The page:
Wednesday, February 15, 2012

Holding On!

I hold on to things, like a comb my grandmother gave me, pictures of relatives that passed from this world long before I was born.  These things give me comfort and connect me to my ancestors.

I also hold on to food.  And I have the body to prove it!  Food connects us all.  It provides nourishment for the body and the soul.  There is just something joyful about sitting down at the table with friends and sharing a meal. 

All of us have food from our culture and our childhood that we tend to hold on to.  For me that food is soul food.  I am a southerner and an African American.  And I hold on to traditional soul food.  I have heard some arguments against soul food.  It's high in fat and sodium.  It is also high in green leafy vegetables, like turnips, collards, mustard, and cabbage.  OK, soul food is not perfect.  However, I would rather see people eat traditional soul food than a fast food diet of hamburgers and french fries.  Before you lose it, I also don't eat a traditional soul food diet everyday.  I also do not believe we should consume a traditional soul food diet everyday.  Maybe we should reserve it for special occasions.

In honor of Black History Month, I thought I would do a post on soul food.  Soul food is a part of American history and food culture.  It is one contribution African Americans made to this country.  It is a food cobbled together by slaves who could neither read nor write.  These people left an indelible mark on this country.  So ocassionally, we need to think about those who came before us.  They did not get the opportunities that we have.  Yet, they made lasting contributions to the world.  And, we truly owe them a debt of gratitude.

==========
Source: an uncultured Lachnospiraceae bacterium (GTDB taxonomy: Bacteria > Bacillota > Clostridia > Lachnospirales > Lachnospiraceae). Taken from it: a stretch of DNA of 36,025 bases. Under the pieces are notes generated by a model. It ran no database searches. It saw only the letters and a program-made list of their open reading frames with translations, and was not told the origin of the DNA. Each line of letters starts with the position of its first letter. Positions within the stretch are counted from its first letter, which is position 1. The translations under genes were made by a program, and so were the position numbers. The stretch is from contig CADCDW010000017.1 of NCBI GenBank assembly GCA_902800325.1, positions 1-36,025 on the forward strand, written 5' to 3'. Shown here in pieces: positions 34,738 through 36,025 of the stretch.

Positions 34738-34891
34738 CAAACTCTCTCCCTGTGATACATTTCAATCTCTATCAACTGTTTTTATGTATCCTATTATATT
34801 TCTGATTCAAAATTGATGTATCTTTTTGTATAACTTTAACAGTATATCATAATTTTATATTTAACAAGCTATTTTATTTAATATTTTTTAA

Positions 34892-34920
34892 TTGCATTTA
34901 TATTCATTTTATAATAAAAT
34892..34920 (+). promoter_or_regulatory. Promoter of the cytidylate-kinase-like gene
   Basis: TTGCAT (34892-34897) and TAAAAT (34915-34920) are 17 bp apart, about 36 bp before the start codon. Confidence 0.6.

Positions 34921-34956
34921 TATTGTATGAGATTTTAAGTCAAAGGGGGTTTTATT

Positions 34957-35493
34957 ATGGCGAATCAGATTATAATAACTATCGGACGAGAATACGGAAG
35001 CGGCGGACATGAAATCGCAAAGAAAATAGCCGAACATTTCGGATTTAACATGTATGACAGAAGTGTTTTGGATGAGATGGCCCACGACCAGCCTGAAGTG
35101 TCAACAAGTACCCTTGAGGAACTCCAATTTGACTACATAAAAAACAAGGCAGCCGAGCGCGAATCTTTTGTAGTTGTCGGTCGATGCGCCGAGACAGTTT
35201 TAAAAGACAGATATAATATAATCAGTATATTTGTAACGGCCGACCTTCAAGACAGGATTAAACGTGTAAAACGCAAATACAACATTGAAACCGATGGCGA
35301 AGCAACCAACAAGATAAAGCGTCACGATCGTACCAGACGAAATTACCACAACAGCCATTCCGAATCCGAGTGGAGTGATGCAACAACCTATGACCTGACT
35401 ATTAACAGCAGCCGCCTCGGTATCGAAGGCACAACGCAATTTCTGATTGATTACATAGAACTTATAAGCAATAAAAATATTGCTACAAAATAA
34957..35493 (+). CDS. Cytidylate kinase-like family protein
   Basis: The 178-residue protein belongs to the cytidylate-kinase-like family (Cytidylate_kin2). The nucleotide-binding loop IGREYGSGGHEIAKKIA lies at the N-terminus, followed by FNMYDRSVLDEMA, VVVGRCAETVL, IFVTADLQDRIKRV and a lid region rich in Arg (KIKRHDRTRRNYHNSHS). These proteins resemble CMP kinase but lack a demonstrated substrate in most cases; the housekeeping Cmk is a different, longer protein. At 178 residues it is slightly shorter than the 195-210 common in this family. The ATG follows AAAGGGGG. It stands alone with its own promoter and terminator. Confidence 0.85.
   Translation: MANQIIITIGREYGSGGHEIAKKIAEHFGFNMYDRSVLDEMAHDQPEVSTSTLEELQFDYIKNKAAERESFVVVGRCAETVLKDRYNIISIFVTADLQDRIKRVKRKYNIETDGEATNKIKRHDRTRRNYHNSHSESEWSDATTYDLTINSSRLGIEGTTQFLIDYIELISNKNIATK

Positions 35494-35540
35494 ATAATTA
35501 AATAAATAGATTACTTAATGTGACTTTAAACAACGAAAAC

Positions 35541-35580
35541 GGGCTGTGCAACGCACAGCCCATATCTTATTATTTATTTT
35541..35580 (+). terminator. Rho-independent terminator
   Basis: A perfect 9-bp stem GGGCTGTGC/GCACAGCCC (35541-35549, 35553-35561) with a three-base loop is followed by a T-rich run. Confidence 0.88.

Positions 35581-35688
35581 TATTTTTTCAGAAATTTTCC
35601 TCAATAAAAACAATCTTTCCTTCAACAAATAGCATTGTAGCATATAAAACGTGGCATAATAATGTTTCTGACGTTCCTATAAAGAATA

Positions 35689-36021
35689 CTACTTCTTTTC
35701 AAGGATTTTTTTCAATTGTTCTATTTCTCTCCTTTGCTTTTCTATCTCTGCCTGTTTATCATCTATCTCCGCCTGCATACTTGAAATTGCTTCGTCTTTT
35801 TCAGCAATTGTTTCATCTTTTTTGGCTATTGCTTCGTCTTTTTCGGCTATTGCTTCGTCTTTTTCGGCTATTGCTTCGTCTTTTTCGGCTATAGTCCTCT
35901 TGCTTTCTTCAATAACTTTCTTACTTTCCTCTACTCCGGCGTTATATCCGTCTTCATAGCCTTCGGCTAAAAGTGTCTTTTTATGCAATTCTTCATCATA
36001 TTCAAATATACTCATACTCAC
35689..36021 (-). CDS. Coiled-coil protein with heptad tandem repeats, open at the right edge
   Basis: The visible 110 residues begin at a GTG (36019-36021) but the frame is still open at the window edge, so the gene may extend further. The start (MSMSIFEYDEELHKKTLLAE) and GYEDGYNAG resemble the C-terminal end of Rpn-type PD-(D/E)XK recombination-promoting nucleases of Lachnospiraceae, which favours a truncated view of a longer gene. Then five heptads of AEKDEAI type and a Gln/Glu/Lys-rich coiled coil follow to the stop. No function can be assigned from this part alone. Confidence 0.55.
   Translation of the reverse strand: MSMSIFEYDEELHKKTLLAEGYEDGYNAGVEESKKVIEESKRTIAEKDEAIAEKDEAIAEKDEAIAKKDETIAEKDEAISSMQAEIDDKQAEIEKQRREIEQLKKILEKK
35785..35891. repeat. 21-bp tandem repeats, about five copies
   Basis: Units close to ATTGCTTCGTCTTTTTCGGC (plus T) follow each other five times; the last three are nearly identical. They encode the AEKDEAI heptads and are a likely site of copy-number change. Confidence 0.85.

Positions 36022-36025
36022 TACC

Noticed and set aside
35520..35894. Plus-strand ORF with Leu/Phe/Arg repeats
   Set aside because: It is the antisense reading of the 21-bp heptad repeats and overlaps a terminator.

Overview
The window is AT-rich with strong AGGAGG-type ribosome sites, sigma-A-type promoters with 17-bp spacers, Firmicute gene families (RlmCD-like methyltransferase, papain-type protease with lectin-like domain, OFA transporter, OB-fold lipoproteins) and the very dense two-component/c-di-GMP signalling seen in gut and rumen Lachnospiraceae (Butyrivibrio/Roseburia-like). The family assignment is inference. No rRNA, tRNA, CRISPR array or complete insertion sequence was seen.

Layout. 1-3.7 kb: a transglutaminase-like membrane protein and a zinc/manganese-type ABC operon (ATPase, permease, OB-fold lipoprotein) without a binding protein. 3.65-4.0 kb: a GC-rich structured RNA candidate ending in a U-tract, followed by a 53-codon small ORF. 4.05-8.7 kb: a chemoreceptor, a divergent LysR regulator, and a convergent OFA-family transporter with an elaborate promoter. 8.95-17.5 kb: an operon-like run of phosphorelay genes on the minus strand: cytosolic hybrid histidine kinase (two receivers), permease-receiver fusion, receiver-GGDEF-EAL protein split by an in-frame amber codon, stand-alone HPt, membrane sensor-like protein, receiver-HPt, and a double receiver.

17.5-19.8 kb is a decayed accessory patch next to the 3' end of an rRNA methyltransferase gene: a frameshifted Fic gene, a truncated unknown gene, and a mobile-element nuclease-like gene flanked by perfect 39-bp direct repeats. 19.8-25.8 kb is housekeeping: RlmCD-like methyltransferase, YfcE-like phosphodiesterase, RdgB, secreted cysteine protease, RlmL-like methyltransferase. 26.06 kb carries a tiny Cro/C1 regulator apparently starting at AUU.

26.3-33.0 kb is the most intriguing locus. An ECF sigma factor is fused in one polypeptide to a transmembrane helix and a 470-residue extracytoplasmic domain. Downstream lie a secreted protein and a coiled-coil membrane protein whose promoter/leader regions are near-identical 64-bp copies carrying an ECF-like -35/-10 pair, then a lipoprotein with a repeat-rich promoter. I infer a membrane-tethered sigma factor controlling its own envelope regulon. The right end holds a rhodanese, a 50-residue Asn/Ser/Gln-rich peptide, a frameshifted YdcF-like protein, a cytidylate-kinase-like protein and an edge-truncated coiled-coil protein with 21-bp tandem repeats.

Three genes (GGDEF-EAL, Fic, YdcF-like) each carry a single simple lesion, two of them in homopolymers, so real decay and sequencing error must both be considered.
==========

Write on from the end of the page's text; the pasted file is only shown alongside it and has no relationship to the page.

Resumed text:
As my contribution to Black History Month, I am posting on something you may want to forget - Head cheese or Souse.  In my family, we make this dish around New Years.  I will warn you, it is quite messy to make and takes a little time.  So, don't enter into this endeaver lightly.

There is no real recipe for head cheese or souse.  It is simple a list of ingredients.  You make it by tasting as you go.  With a little practice, you will know when you have the product you want

Head Cheese


Pig feet
Fresh ham hocks
White or apple cider vinegar
Red pepper flakes
hot sauce (optional)


1.  Place feet and hocks in a large saucepan and cover with water.  You can also add a bay leaf or sage if you desire.  (If you can not find fresh ham hocks, just use all feet.)

2.  Feet are completely cooked when the meat is falling off the bones.  Remove from broth.  Leave until cool enough to handle.  Hint:  When you make head cheese, you are essentially making jello.  You will need to work quickly.  If you allow the feet to cool too much, they will be more difficult to work with.  If this happens, simple heat up slightly.

3.  Pull meat from bones.  Place into a food processor and grind.  Dump ground meat into a bowl and continue until all meat is ground.  In the old days a meat grinder would have been used.

4.  Add vinegar and red pepper flakes.  Continue to mix. (Feel for small bones and remove.)  Taste as you go.  The mixture should have a slightly acidic taste.  Add red pepper until you have the level of hotness that you desire.  You may want to add more red pepper flakes or hot sauce.  As this mixture cools, you will not be able to perceive the spiciness as much.

5.  Pour into desired container.  Cover and refrigerate.  When cool, cut as desired.  Serve with saltine crackers and extra hot sauce.


  1. I am all for passing down family recipes but do not think I could ever eat Head Cheese.

  2. Anon;
    If I called it pork pate, would you eat it?


  4. ABIMBARA kamorudeenJune 27, 2016 at 7:57 AM
    nice 1